Hundreds of vets, sailors enjoy holiday dinner together at Antioch VFW
By Frank Abderholden email@example.com December 8, 2013 3:46PM
Mrs. Santa Claus, aka Jan Oerly of Antioch, assists Rodney Williams of Chicago who served in both the Army and Navy and is a blind veteran who came from Edward Hines VA Hospital in Chicago to the eighth annual Holiday Dinner for sailors and veterans held at the Antioch VFW. The event was organized by the Lake and McHenry County Tavern’s Association. | FRANK ABDERHOLDEN~SUN-TIMES MEDIA
Updated: January 10, 2014 6:26AM
When the sailors arrived at Antioch VFW Post 4551 for the annual holiday dinner Saturday night sponsored by the Lake and McHenry County Tavern’s Association, volunteers stood and clapped and it was a classy moment.
Then, there was a short wait for a couple of dozen veterans, some completely blind, from the Edward Hines VA Hospital on the south side of Chicago. Their bus got held up, but over 300 sailors waited to start dinner and in a short time their bus arrived.
As those veterans came through the door, the VFW hall echoed as all sailors and volunteers stood and began clapping loudly, never waivering as some of the vets slowly made their way into the hall with assistance and then to their seats. Anyone present could feel the wave of emotion rippling back and forth inside the hall.
“When we were all standing and clapping for the veterans, that was just inspirational,” said sailor Stephanie Buttrick, 18, of Gaylord, MI., who said it was her favorite part of the evening.
Mike Podhorn of Antioch, a Vietnam veteran who was volunteering for the dinner for the first time, felt the same way, though with a twist.
“I think this was great, like I was telling my partner here (Cecily Schinelli of Naperville and a Navy mom), with everyone standing and clapping, it’s more than I got when I came home,” he said. “It was really nice,” he said, and Schinelli agreed that it was very emotional.
She found out about the event from a Navy mom’s Facebook page and signed up. She’s a Navy daughter as well as a mom, her son is stationed in California and she will see him next week.
“We all have kids who graduated from Great Lakes,” she said, “Just seeing their beautiful faces, it helps,” she said, explaining that it’s no substitute for seeing her son, “but it helps, it really does.”
Bill Oerly, The Antioch VFW’s quartermaster, got the first laughs of the night when he pointed out where the bathrooms were and explained how the dinner would be served. Then he said, “And the bar is NOT open,” as people laughed and said “awww.”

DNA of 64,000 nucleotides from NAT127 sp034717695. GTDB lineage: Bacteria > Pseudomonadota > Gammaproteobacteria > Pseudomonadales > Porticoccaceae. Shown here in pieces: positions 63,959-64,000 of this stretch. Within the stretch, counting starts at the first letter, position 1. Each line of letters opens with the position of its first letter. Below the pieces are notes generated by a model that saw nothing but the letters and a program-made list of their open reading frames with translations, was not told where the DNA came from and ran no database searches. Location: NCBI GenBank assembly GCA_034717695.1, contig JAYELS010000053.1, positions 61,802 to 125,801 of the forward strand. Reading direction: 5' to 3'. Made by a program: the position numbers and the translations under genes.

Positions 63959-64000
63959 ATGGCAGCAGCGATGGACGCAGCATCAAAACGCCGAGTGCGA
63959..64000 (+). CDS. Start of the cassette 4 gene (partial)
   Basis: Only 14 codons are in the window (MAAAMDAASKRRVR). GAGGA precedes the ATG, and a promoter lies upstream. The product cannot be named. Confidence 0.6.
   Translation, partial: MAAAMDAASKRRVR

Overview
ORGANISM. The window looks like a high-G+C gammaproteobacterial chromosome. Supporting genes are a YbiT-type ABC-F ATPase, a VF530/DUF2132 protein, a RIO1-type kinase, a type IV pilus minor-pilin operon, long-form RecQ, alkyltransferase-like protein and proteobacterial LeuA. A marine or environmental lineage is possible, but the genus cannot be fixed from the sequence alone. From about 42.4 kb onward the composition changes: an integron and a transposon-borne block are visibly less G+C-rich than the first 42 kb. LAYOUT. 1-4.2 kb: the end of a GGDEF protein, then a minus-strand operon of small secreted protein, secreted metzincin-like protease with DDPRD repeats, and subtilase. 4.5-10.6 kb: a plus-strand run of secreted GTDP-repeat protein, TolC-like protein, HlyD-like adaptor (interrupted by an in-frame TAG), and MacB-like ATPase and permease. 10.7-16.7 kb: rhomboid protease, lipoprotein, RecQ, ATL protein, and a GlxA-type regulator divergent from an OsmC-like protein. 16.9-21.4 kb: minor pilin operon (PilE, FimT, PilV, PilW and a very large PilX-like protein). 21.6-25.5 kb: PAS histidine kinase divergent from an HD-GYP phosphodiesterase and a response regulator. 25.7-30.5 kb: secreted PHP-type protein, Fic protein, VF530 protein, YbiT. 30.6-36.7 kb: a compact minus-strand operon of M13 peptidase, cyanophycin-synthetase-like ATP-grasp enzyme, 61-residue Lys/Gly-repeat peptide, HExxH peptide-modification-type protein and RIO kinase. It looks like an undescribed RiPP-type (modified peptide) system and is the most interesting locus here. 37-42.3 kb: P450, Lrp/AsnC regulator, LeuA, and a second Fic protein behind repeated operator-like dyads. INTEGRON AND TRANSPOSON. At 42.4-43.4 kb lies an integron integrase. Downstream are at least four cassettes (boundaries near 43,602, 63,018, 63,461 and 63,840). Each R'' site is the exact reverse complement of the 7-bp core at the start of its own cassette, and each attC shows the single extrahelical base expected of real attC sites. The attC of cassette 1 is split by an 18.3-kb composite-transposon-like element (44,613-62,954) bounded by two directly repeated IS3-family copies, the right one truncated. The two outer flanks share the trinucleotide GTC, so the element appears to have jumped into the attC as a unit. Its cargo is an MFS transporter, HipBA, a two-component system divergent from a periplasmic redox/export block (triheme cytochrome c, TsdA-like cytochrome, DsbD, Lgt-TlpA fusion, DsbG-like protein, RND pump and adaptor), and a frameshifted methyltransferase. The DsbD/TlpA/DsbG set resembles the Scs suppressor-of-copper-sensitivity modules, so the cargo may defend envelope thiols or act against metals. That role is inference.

They feasted on turkey, ham, mashed potatoes, stuffing, sweet potatoes, cranberry sauce, salad, dinner rolls and dessert. Josh Moulton, 27, of Jackson, MI, could hardly find enough room for it all.
“I would definitely come back if I’m around next year. These people are so generous,” he said.
Three sailor friends, Rochel Villanueva, 18, of Visalia, CA, Maria Romero, 20, of Bonita Springs, FL, and Buttrick of Gaylord, MI, got into the holiday spirit of things by taking pictures of themselves with Mrs. Santa and Santa Claus.
“I’m going to show everyone when I get home,” said Villanueva. “I think it’s pretty cool for then to do this. I feel honored to be here and very appreciated,” she said. Romero loved the food and “I was surprised at how nice everyone is. I asked help and they wouldn’t let me,” she said. Buttrick will also be sending her Santa pictures home. “This has been fun,” she said.
Al Krause said the Lake and McHenry County Tavern’s Association wanted to do something for the community eight years ago and someone suggested something for the veterans. Rita Pavlin, a vice president for the association, said, “a lot of tavern owners are vets. We have a very strong relationship with them.”
They had Paul Herbert, an executive director of the First Division Museum in Wheaton, as a speaker and he teased the sailors that the army was better, but then he explained how Ohama Beach was secured only after the Navy literally ran their ships aground to get the German machine gun nests into range to knock them out. Herbert was impressed with all the hands that were raised when he asked if anyone knew of Doris “Dorie” Miller, since this as the 77th anniversary of Pearl Harbor attack. “They’re doing something right on the base,” he said to laughs as he explained the African American was only allowed to be a cook in the Navy, but when the attack came he kept other sailors supplied with ammunition until they were wounded and he took over the 50-caliber machine gun and kept firing at the planes.
“He was the first African American in Navy history to be awarded the Navy Cross,” he said, the highest award in that branch of the service. Herbert, whose son is in the Navy, wrapped up his speech with an important message about the Army and Navy: “Nobody is better. We fight and win our wars together,” he said to applause.
Then he joked about the upcoming Army/Navy football game. “Sure Army has lost the last 11 games, but trust me, it’s not going to be that way forever,” he said before imploring Army to beat Navy.
Carolyn Amendt of Fort Dodge, FA, was part of the Hines contingent and she has been receiving treatment for there for her failing sight. “Thank you so much for having us here,” she told the crowd. “It’s a pleasure for us, thank you so very much,” she continued, then looked like she was going to leave, but she stopped.
“Oh, and Go Navy!” as the crowd roared their approval.